Changing A Brief (Elderly Bedridden Person)
You would think this task would be quite straightforward but it actually has become harder than ever. A month or two ago, my mother could actively participate. Now she no longer has the strength to stay up on one side. Changing Bea also is complicated by knee pain. Her knees hurt whenever they move.
“Good morning!” I say and lower the bedrail.
“What’s your name?” Bea mumbles absentmindedly.
I scoot in close so she can recognize me.
“Sandy,” I say in as cheerful a voice as I can muster.
Her eyes stare straight into mine without a glimmer of recognition. Inside, I pang like a violin in the hands of an awkward child.
“I’m your daughter. Remember?”
Bea furrows her brow. Somewhere, in there, lies the memory. This is what elderly care must be like every day for people whose parents have Alzheimer’s.
I position Bea on the mattress to provide a runway of sorts. Off come the adhesive tabs. I tuck the far side under her body, then swing her up on her hip.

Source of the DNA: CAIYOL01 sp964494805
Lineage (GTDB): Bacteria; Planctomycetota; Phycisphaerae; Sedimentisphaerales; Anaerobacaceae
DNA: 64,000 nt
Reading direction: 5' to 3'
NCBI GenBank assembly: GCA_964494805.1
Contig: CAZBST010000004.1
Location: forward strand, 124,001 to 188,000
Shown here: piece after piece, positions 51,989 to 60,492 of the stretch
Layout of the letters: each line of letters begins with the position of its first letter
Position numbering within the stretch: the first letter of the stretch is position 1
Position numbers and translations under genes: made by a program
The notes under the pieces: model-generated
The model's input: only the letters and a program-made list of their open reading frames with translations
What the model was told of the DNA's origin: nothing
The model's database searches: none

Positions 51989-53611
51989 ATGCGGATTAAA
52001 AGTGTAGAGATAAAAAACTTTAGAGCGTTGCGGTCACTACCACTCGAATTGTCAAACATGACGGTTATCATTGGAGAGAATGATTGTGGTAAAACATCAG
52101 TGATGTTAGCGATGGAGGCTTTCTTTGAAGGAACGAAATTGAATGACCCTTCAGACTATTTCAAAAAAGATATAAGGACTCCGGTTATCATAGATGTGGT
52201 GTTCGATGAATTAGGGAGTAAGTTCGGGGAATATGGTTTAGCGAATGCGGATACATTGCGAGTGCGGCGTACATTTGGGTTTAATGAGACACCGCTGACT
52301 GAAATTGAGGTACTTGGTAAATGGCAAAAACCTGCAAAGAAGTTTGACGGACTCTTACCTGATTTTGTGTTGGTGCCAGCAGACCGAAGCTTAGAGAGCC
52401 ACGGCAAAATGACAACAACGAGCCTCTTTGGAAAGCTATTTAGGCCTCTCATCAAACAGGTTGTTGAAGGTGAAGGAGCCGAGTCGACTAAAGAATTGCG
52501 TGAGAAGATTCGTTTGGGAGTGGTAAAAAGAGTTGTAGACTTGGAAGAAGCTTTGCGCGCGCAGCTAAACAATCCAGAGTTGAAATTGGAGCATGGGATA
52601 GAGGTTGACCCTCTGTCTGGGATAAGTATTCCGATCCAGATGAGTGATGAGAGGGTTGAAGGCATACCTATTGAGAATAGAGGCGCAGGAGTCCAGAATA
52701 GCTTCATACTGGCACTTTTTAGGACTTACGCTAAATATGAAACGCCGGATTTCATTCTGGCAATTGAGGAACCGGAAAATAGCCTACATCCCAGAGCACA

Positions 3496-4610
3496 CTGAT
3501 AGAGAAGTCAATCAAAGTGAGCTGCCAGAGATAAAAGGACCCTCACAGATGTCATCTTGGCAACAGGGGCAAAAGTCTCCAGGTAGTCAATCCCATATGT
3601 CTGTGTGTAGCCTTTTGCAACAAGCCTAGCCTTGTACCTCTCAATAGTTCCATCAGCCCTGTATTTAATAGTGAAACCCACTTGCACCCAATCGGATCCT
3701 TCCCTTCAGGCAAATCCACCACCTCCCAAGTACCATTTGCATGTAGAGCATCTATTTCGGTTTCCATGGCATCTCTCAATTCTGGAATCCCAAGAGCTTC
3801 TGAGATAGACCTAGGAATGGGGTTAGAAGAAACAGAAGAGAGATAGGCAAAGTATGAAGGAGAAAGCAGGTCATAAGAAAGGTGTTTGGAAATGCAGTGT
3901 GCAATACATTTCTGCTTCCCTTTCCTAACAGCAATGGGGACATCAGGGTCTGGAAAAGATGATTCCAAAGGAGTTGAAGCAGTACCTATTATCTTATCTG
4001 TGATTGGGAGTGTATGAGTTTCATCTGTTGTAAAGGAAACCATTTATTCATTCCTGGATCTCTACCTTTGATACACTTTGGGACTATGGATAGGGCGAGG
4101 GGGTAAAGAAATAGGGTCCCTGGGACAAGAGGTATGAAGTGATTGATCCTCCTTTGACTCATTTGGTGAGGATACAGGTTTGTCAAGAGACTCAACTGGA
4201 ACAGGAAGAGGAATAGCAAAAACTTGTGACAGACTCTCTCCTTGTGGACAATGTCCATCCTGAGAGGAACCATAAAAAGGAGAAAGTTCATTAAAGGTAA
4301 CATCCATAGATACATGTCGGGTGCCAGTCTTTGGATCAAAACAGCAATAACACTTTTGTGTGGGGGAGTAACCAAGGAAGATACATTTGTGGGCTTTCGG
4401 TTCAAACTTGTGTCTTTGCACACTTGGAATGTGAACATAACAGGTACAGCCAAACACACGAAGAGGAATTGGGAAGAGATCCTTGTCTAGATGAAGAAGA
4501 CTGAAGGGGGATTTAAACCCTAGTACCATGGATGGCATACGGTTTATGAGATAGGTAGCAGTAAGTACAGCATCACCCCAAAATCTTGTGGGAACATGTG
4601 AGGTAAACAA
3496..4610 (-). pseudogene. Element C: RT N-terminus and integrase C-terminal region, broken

“Hey! Don’t be so rough!” Bea protests. “Makes me feel like a bale of hay.”
I can think of a simile that would be more apt. Every time I push her up into the air this way, I feel like I am manipulating a fragile glass vial which may, at any time, shatter into a million pieces. I have to keep one hand on her body, so she stays up in the air while I clean her.
Changing a bedridden elderly person is not like changing a baby. Newborns are tiny, so lifting their bottoms is easy. One does not lift up an elderly bedridden adult.
Also, babies are resilient and quickly become padded with baby fat. Elderly people are the opposite. Bea’s thin skin is now stretched over her bones which all seem to poke out, revealing her skeleton.
Once Bea is on her side, I quickly administer a baby wipe or two or three, remove the soiled brief, and tuck a new one underneath. She doesn’t complain once the process has begun and appreciates being changed. I don’t know whether this ordeal is harder on me or on her. I am always relieved when it is over …